Photo by Lee Unkrich, one of the famous Pixar artists, as a 7th grader. He is looking at a picture of a train locomotive on the screen of the first computer at his school. Oh, he thinks. Some of the magic ends, however, when Lee learns that the picture didn’t appear by simply asking for a “train picture”. Instead, it needed to be carefully written and delivered—by hardworking people.
Now picture Lee 43 years later, stumbling upon DALL-E, an artificial intelligence that creates original drawings based on ideas submitted by people that can be as simple as “a picture of a train.” As he writes in the text to create picture after picture, and Oh he is back. Only this time, it won’t go away. “It sounds like a miracle,” he said he says. “When the results were seen, my breath was taken away and tears started to well up in my eyes. That’s magic.”
Our machine has crossed the border. All our lives, we have been assured that computers cannot create reality. However, all of a sudden, millions of people are now using a new type of AI to create stunning, never-before-seen images. Most of these users are not, like Lee Unkrich, artists, and that’s the point: they shouldn’t be. Not everyone can write, direct, and edit like an Oscar winner Play Story 3 or That’s rightbut all he can activate the AI image generator and write an idea. What appears on the screen is amazing in its reality and depth. So the Universal answer: Oh. On just four services—Midjourney, Stable Diffusion, Artbreeder, and DALL-E—humans and AIs are now producing more than 20 million images per day. With a paintbrush in hand, artificial intelligence has become a wow engine.
Because these amazing AIs have learned their skills from billions of human-generated images, their output revolves around how we expect images to look. But because it is a strange AI, incomprehensible even to its creators, it recreates new images in a way that no human can imagine, filling in details most of us would not have the ability to think, let alone the ability. to do. They can also be instructed to create many variations of something we like, in any color we want – in seconds. This, in the end, is their strongest advantage: They can create new things that are coherent and logical but, at the same time, unexpected.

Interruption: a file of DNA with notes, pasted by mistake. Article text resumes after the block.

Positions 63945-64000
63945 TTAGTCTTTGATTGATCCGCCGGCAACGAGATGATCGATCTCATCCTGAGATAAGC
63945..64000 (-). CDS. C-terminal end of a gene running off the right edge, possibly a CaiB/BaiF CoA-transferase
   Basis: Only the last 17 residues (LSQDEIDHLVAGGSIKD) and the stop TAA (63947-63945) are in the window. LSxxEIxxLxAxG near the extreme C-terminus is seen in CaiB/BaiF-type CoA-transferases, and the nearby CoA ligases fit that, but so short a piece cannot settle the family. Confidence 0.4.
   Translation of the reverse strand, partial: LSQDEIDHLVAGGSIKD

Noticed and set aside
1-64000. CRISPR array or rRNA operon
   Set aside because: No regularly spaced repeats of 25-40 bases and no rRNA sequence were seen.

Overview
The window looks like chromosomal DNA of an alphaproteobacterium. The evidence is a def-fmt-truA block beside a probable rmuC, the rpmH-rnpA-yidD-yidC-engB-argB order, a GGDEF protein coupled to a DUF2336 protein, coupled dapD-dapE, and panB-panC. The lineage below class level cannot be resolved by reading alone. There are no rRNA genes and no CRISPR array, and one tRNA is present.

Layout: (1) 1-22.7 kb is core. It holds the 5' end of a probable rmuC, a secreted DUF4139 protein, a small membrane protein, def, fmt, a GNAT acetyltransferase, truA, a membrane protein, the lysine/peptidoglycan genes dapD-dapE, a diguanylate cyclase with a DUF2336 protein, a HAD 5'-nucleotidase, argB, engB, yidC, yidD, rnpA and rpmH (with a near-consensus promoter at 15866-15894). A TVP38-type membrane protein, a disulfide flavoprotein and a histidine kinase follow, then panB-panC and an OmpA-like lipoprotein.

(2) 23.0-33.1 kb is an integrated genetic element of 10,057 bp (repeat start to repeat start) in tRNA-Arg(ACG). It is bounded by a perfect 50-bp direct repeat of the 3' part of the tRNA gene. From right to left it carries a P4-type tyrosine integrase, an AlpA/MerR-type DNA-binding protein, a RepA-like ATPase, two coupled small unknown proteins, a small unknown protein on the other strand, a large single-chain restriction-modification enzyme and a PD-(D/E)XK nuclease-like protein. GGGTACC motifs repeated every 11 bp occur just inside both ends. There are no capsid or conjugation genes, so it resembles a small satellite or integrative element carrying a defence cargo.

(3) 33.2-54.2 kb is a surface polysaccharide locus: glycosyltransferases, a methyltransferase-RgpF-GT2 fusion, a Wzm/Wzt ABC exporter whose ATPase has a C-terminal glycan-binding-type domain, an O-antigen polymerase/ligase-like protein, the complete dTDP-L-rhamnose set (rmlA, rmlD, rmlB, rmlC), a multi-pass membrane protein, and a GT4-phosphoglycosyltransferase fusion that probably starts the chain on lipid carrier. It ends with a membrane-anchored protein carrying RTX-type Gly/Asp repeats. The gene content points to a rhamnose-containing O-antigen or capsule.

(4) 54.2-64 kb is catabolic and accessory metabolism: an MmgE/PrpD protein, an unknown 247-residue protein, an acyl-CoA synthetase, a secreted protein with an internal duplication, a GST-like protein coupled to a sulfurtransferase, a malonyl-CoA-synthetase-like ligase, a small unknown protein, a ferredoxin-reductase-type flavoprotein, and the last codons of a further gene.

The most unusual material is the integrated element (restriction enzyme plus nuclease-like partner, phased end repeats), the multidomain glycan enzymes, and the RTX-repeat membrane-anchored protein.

Unexpected and new images created by AI, in fact, that – surprisingly quietly after that Oh-Another thought is common to almost everyone who has experienced it: Man-made art must end now. Who can compete with the speed, affordability, scale, and, of course, sheer genius of this machine? Is creativity just another human trait that we must surrender to robots? And the next obvious question: If computers can design, what else can they do that we’ve been told they can’t?
I’ve spent the last six months using AI to create a lot of amazing images, often staying up all night trying to find them. only one the beauty hidden in the code. And after talking to developers, power users, and other early adopters of these generators, I can make it clear: Generative AI will change the way we make almost everything. Oh, and not a single human artist will lose their job because of this new technology.
No exaggeration to call images created with the help of AI cocreations. The worrisome secret of this new power is that its best use is not one-time typing but a long-term conversation between humans and machines. Each image’s progress comes from many iterations, back-and-forths, twists, and hours, sometimes days, of working together—all thanks to years of machine learning advancements.
AI image generators were born from the marriage of two types of technology. One was the history of deep learning neural networks that could create beautiful images, and the other was a natural language that could be used to connect a graphics engine. The two were combined into a language-driven image generator. Researchers cataloged all the images on the Internet that had words nearby, such as captions, and used billions of these samples to connect shapes to words, and words to colors. With this new integration, users can enter a number of words – quickly – that describe the image they want, and that prompt can generate an image based on that word.